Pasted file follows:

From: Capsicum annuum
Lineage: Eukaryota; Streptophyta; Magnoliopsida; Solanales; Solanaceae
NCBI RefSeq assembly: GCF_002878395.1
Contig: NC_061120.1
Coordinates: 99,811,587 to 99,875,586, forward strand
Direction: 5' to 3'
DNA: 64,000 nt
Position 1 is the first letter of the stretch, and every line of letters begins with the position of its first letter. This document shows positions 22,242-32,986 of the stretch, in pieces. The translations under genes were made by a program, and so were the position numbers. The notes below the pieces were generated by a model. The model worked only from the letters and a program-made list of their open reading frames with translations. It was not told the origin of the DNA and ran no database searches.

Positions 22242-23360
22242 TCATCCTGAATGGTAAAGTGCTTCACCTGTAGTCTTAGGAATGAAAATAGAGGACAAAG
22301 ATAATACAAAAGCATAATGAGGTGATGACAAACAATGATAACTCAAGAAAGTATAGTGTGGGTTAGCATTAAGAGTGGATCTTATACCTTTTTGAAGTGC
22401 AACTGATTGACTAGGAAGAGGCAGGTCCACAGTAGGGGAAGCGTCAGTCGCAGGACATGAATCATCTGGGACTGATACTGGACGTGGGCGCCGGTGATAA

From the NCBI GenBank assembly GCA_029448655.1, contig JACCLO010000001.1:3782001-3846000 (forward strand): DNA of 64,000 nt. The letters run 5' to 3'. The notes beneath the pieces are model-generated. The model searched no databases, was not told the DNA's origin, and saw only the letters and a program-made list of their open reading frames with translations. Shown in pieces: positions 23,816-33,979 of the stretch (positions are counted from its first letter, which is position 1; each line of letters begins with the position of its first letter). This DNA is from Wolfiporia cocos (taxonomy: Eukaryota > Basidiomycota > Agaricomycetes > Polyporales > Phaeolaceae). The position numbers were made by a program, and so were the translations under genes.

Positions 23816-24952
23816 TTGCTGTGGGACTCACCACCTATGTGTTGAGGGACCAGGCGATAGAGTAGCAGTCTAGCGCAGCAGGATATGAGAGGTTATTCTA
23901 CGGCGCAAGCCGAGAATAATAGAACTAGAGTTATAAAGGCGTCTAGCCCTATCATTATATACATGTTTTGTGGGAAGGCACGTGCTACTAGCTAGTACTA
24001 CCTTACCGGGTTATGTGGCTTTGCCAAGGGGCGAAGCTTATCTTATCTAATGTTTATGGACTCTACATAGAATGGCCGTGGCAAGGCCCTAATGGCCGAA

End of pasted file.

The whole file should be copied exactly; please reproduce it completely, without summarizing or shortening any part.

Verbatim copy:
From: Capsicum annuum
Lineage: Eukaryota; Streptophyta; Magnoliopsida; Solanales; Solanaceae
NCBI RefSeq assembly: GCF_002878395.1
Contig: NC_061120.1
Coordinates: 99,811,587 to 99,875,586, forward strand
Direction: 5' to 3'
DNA: 64,000 nt
Position 1 is the first letter of the stretch, and every line of letters begins with the position of its first letter. This document shows positions 22,242-32,986 of the stretch, in pieces. The translations under genes were made by a program, and so were the position numbers. The notes below the pieces were generated by a model. The model worked only from the letters and a program-made list of their open reading frames with translations. It was not told the origin of the DNA and ran no database searches.

Positions 22242-23360
22242 TCATCCTGAATGGTAAAGTGCTTCACCTGTAGTCTTAGGAATGAAAATAGAGGACAAAG
22301 ATAATACAAAAGCATAATGAGGTGATGACAAACAATGATAACTCAAGAAAGTATAGTGTGGGTTAGCATTAAGAGTGGATCTTATACCTTTTTGAAGTGC
22401 AACTGATTGACTAGGAAGAGGCAGGTCCACAGTAGGGGAAGCGTCAGTCGCAGGACATGAATCATCTGGGACTGATACTGGACGTGGGCGCCGGTGATAA

From the NCBI GenBank assembly GCA_029448655.1, contig JACCLO010000001.1:3782001-3846000 (forward strand): DNA of 64,000 nt. The letters run 5' to 3'. The notes beneath the pieces are model-generated. The model searched no databases, was not told the DNA's origin, and saw only the letters and a program-made list of their open reading frames with translations. Shown in pieces: positions 23,816-33,979 of the stretch (positions are counted from its first letter, which is position 1; each line of letters begins with the position of its first letter). This DNA is from Wolfiporia cocos (taxonomy: Eukaryota > Basidiomycota > Agaricomycetes > Polyporales > Phaeolaceae). The position numbers were made by a program, and so were the translations under genes.

Positions 23816-24952
23816 TTGCTGTGGGACTCACCACCTATGTGTTGAGGGACCAGGCGATAGAGTAGCAGTCTAGCGCAGCAGGATATGAGAGGTTATTCTA
23901 CGGCGCAAGCCGAGAATAATAGAACTAGAGTTATAAAGGCGTCTAGCCCTATCATTATATACATGTTTTGTGGGAAGGCACGTGCTACTAGCTAGTACTA
24001 CCTTACCGGGTTATGTGGCTTTGCCAAGGGGCGAAGCTTATCTTATCTAATGTTTATGGACTCTACATAGAATGGCCGTGGCAAGGCCCTAATGGCCGAA